No Safe Levels also shows my naked body but I took artistic license with it. It’s a pop-up and technically, I needed the right breast to pop up because it was on the fold. That’s actually the one that was cut off, but I just switched them. It’s much more abstract [than Body Map] and not everyone realizes it’s my body.

HS- Can you comment on one of the final images in Breast Cancer Journal  in which a figure floats through the sky, separated from but seemingly drawn to, the earth?

LMB- It was the result of a meditation, something that came to me in a vision. I think it’s me but why I’m floating out there I can’t remember. (Turns the page). This one I had a vision of in a winter solstice ceremony. I saw my breasts on fire. (Turns the page). And this is me holding up my child self and coming back up to the light. (Turns the page). I’m holding myself and mothering myself. It [making this journal] was all very positive. I debated about using text in this piece but I decided I liked the mystery. It wasn’t actually intended to be an art piece. A few people I showed the images to found them powerful, so I thought, “Why not?” In a way, this is more revealing [than works like Body Map]: this is my naked psyche or naked soul rather than my naked body.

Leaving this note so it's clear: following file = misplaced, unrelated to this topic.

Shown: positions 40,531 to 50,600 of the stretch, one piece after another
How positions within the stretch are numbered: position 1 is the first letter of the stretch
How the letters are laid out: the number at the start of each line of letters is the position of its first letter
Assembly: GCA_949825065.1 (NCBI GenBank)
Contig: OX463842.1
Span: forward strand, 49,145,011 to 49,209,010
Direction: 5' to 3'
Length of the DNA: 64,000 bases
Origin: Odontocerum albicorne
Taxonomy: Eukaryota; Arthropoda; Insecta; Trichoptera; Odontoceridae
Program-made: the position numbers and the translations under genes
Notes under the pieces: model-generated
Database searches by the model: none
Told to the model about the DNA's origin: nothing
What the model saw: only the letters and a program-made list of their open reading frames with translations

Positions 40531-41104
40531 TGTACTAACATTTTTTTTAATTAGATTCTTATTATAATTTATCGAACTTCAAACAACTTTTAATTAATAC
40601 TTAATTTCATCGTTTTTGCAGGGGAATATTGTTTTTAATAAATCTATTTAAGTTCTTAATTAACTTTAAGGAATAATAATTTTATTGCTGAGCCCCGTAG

HS- Your earlier work was very feminist. Is the relationship between our health and the environment a feminist issue in your opinion?